By Vishnu Bisram
Caribbean people are thankful for being in America that allows them to realize a dream that was/is not possible in their home countries.
This weekend, Americans of all backgrounds are observing the traditional Thanksgiving Day holidays with family church service reunions, feasts, and charitable offerings. And Caribbean immigrants are in the thick of the celebration. Caribbean immigrants, all immigrants, are grateful to be in America and have joined with others in giving thanks to the nation. Thanksgiving is about immigrants giving thanks and each generation of immigrants and each ethnic group add its own distinct flavor of the festival as they celebrate at home and or in their community. And as they do with all other festivals, including Christmas or Independence Day, they celebrate the Thanksgiving festival in their own way with their own cuisine and drinks.
America has been kind and receptive to most immigrants with many having their own homes and cars and post-secondary education. Since their arrival in the U.S, Caribbean people have experienced a higher standard of living than in their home countries. And they give thanks by sharing their earnings with the poorer sections of the society and in sending remittances to relatives back in the home countries.
Thanksgiving Day is a historical celebration in the U.S going back to the 1600s since the early settlement of North America by Europeans (Pilgrims as we are told in history books). It is a national holiday, a kind of a spiritual day (without denomination) observed on the last Thursday of every November with businesses and schools closed in recess for an extended for day weekend. The festival sets up a state of mind for the Christmas and Hanukah holidays which is a month later. It is the busiest shopping period as well as the busiest travel week in the year. Over forty million Americans are expected to travel a minimum of 100 miles to be with their relatives during the festival.
The holiday grew out of the harvest celebrations of England. The early English immigrants introduced it in the U.S giving thanks for the harvest and the blessings of the past year. And since that time every wave of immigrants, including recent arrivals like the large Caribbean community, have joined in the celebration by adding their own ethnic flavor giving thanks and to the traditional cuisine, music, drinks and entertainment.
Caribbean people, as indeed most Americans, view Thanksgiving as an occasion for family reunion and big dinners. Relatives normally take turn hosting dinner over the four days period from Thursday to Sunday. Dinner normally includes the traditional baked or roasted turkey, pumpkin pie, sweet yams, corn, cranberry jelly, and salad (including sugar beets) with wine and other hard liquor. It is supplemented with traditional dishes including dhal puri, pachounie, phulourie, bara, fried rice, chowmein, and fried channa as snacks and their favorite drinks — mauby and sorrel for the children and Caribbean rum for the adults. For desert, there is Black cake, pumkin pie, sweet potato pie and Indo-Caribbeans throw in rasmalai, gulab jamoon, etc. And it is not unusual for them to substitute the turkey with curried duck, chicken, mutton, and goat, etc.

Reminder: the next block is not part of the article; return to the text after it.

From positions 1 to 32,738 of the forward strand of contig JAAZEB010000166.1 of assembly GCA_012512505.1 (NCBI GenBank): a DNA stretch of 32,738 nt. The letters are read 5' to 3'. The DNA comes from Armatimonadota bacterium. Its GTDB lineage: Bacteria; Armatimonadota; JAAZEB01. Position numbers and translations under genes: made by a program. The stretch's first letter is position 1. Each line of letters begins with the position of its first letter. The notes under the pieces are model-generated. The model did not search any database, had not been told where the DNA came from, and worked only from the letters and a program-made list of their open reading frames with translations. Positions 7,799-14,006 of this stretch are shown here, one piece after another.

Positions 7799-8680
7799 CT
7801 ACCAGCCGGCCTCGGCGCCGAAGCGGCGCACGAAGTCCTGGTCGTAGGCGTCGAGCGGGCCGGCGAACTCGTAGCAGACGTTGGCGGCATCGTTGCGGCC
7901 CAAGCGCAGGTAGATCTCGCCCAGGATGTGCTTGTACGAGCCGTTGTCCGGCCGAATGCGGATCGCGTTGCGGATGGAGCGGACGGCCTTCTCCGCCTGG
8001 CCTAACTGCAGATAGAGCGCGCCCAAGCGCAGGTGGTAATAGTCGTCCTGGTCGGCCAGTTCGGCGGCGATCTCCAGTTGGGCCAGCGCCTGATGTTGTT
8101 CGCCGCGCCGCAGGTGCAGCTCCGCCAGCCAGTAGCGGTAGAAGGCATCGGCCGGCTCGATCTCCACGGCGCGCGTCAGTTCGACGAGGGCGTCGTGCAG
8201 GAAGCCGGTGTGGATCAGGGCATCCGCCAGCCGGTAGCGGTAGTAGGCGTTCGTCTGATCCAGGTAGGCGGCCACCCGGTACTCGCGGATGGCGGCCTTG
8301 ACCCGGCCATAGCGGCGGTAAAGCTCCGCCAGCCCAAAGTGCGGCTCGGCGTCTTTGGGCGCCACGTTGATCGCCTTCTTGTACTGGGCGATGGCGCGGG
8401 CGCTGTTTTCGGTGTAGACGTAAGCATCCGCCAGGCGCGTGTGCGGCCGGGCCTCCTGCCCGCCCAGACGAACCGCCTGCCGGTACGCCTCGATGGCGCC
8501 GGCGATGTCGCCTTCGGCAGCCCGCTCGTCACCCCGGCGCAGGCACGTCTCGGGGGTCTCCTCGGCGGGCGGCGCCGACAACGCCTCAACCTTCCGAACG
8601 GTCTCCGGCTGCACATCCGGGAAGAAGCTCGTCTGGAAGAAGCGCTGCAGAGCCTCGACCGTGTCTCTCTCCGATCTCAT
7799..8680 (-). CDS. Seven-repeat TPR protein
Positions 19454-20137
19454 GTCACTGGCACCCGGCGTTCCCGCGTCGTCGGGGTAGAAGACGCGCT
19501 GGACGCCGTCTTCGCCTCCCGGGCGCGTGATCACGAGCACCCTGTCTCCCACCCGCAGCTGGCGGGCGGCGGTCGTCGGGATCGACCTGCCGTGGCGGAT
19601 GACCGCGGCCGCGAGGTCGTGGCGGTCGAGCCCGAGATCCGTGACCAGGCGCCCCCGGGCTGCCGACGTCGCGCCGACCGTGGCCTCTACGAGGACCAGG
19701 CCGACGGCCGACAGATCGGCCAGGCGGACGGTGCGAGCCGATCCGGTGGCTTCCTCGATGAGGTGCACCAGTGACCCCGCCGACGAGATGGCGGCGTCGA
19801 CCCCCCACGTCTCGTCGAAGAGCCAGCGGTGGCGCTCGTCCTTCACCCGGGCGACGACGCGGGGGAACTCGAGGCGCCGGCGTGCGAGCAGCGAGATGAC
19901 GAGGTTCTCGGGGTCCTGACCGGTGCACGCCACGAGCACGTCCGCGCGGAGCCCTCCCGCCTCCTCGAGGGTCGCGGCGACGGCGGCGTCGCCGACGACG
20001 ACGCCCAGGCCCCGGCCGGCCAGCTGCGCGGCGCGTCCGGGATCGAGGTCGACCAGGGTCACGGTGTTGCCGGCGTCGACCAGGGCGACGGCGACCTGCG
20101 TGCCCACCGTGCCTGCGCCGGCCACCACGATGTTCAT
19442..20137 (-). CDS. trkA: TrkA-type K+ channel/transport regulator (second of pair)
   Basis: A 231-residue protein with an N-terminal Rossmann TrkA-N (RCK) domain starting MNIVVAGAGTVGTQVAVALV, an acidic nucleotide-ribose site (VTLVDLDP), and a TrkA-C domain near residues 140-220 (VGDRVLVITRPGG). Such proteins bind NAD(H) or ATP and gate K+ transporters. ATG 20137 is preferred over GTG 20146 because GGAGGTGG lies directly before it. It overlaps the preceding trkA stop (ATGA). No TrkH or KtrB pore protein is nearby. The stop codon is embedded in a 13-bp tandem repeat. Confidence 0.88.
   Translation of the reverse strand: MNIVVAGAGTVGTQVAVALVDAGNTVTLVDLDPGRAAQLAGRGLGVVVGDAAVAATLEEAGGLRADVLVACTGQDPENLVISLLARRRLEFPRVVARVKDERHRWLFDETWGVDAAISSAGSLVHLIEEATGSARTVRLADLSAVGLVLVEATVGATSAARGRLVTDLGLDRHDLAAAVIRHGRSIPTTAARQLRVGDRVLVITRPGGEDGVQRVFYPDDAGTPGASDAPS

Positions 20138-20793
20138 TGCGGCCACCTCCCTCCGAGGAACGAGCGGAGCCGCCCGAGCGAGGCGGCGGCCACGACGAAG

Giving to the less fortunate is part of the Caribbean culture. Giving back to society is considered as part of their duty because the community has so much to be thankful for — for being healthy and alive and escaping the impoverishment of the Caribbean. And people donate food to shelters and some host dinners for the unfortunate. Others donate foods at pantries and offer services giving out food to the poor. To give thanks, some bake turkeys and cakes that are donated to homeless shelters in Brooklyn and the Bowery in downtown Manhattan. Their charitable gifts help to ease social problems such as hunger, poverty and homelessness in the city. Caribbean people volunteer time at churches that host dinners for the poor and homeless.
Many also used the Thanksgiving occasion to give generously to the charities of their choice, including the Red Cross and the American Cancer Institute in addition to their local mandir, masjid and church. Others send money to friends and relatives in the home countries.
Thanksgiving Day is usually celebrated with the largest parade in the nation on Fifth Avenue featuring all kinds of magnificent floats and balloons of cartoon characters and a host of Hollywood celebrities and sports stars. Most people were glued to the television sets that carried live broadcasts of the parade.
By observing the festival, Caribbean people are participating in a mainstream American celebration in the same manner that they celebrate their own traditional festivals such as Phagwah, Deepavalli, Eid, Qurbani, Christmas, etc. They want to give thanks for the progress they have made in America, the land that has given them the opportunity to realize their dreams. They are contributing in making America a better place to live and sharing their wealth and giving back to the society to which they owe their success.
VISHNU BISRAM IS AN INDEPENDENT COLUMNIST. The views expressed in this column are solely those of the writer and do not necessarily represent the views of the THE WEST INDIAN.